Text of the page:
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dc.contributor.authorIrazoqui, Javier E
dc.date2022-08-11T08:09:18.000
dc.date.accessioned2022-08-23T16:26:10Z
dc.date.available2022-08-23T16:26:10Z
dc.date.issued2020-02-01
dc.date.submitted2020-03-13
dc.identifier.citation<p>Trends Immunol. 2020 Feb;41(2):157-171. doi: 10.1016/j.it.2019.12.003. Epub 2020 Jan 17. <a href="https://doi.org/10.1016/j.it.2019.12.003">Link to article on publisher's site</a></p>
dc.identifier.issn1471-4906 (Linking)
dc.identifier.doi10.1016/j.it.2019.12.003
dc.identifier.pmid31959514
dc.identifier.urihttp://hdl.handle.net/20.500.14038/36508
dc.description.abstractMicrophthalmia/TFE (MiT) transcription factors (TFs), such as transcription factor EB (TFEB) and transcription factor E3 (TFE3), are emerging as key regulators of innate immunity and inflammation. Rapid progress in the field requires a focused update on the latest advances. Recent studies show that TFEB and TFE3 function in innate immune cells to regulate antibacterial and antiviral responses downstream of phagocytosis, interferon (IFN)-gamma, lipopolysaccharide (LPS), and adenosine receptors. Moreover, overexpression of TFEB or TFE3 can drive inflammation in vivo, such as in atherosclerosis, while in other scenarios they can perform anti-inflammatory functions. MiT factors may constitute potential therapeutic targets for a broad range of diseases; however, to harness their therapeutic potential, sophisticated ways to manipulate MiT factor activity safely and effectively must be developed.
dc.language.isoen_US
dc.relation<p><a href="http://www.ncbi.nlm.nih.gov/entrez/query.fcgi?db=pubmed&cmd=Retrieve&list_uids=31959514&dopt=Abstract">Link to Article in PubMed</a></p>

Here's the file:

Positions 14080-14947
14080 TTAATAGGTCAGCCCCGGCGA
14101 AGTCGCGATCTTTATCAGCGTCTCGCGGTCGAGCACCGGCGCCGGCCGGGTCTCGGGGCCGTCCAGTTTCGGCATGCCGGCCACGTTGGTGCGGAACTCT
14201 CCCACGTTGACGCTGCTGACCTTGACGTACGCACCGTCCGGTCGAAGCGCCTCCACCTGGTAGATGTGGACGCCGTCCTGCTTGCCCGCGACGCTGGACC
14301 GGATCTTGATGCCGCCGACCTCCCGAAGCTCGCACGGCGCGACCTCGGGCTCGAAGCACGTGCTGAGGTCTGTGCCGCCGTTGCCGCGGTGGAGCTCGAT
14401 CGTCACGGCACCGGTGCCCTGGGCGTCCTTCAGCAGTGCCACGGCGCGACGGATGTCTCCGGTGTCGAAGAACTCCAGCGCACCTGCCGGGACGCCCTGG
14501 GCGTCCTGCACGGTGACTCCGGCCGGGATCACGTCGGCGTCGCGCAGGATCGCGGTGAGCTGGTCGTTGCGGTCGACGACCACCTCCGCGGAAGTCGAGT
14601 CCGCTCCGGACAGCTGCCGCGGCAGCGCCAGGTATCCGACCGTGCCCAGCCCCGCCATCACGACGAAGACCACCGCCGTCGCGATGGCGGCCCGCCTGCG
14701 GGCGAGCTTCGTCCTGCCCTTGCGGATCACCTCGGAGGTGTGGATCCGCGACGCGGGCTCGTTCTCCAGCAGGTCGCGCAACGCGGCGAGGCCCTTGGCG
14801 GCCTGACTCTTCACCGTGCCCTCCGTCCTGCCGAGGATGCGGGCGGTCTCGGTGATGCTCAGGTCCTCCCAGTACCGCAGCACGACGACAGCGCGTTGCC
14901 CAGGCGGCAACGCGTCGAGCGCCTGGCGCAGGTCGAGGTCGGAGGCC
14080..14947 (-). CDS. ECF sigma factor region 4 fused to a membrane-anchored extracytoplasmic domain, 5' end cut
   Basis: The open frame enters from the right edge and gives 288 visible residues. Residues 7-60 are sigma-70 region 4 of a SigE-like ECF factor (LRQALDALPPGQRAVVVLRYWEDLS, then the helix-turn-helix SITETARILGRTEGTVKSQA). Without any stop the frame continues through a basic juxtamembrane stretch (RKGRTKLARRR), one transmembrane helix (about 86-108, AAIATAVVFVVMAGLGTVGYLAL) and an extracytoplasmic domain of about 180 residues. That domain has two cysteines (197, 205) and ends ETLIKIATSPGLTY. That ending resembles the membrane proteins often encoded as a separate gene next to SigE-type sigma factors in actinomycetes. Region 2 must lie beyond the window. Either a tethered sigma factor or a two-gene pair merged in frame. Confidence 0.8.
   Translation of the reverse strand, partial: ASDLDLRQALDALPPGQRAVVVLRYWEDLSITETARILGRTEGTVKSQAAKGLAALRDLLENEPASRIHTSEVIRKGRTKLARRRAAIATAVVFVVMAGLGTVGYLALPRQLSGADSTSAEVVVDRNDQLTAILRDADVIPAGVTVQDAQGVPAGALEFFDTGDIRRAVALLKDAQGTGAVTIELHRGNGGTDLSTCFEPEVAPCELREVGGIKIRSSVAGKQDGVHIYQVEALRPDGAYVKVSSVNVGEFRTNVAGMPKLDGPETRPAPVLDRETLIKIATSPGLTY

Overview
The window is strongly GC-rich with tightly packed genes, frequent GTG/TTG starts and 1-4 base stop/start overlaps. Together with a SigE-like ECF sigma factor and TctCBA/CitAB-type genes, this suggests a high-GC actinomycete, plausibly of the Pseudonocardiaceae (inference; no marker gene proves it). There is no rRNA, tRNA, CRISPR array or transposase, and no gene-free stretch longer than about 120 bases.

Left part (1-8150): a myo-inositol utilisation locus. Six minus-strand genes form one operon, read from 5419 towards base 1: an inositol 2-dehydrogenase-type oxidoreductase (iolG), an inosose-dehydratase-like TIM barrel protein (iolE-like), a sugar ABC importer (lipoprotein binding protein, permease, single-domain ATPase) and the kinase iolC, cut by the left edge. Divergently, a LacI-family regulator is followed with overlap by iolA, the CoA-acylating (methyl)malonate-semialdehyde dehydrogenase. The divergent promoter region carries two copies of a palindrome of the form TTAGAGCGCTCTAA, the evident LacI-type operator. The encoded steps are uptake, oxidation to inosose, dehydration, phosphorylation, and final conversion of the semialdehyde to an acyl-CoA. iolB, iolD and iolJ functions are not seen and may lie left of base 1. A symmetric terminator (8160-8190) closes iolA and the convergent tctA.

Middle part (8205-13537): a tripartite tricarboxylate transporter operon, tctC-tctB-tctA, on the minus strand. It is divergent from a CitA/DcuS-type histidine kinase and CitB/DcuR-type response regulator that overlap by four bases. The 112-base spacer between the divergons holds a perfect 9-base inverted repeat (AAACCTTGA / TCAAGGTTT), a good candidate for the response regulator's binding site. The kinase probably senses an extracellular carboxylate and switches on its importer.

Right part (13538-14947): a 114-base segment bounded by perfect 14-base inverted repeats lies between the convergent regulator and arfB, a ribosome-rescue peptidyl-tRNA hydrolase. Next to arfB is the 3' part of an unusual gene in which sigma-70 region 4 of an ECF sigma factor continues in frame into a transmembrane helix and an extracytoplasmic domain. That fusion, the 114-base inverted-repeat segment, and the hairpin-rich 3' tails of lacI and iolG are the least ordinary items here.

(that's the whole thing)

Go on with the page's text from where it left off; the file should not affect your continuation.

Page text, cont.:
dc.relation.urlhttps://doi.org/10.1016/j.it.2019.12.003
dc.subjectTFEB
dc.subjectTFE3
dc.subjecttranscription
dc.subjectinflammation
dc.subjectinnate immunity
dc.subjectinfection
dc.subjectImmunology and Infectious Disease
dc.subjectMicrobiology
dc.titleKey Roles of MiT Transcription Factors in Innate Immunity and Inflammation
dc.typeJournal Article
dc.source.journaltitleTrends in immunology
dc.source.volume41
dc.source.issue2
dc.identifier.legacycoverpagehttps://escholarship.umassmed.edu/maps_pubs/69
dc.identifier.contextkey16817183
html.description.abstract<p>Microphthalmia/TFE (MiT) transcription factors (TFs), such as transcription factor EB (TFEB) and transcription factor E3 (TFE3), are emerging as key regulators of innate immunity and inflammation. Rapid progress in the field requires a focused update on the latest advances. Recent studies show that TFEB and TFE3 function in innate immune cells to regulate antibacterial and antiviral responses downstream of phagocytosis, interferon (IFN)-gamma, lipopolysaccharide (LPS), and adenosine receptors. Moreover, overexpression of TFEB or TFE3 can drive inflammation in vivo, such as in atherosclerosis, while in other scenarios they can perform anti-inflammatory functions. MiT factors may constitute potential therapeutic targets for a broad range of diseases; however, to harness their therapeutic potential, sophisticated ways to manipulate MiT factor activity safely and effectively must be developed.</p>
dc.identifier.submissionpathmaps_pubs/69
dc.contributor.departmentProgram in Innate Immunity
dc.contributor.departmentDepartment of Microbiology and Physiological Systems
dc.source.pages157-171


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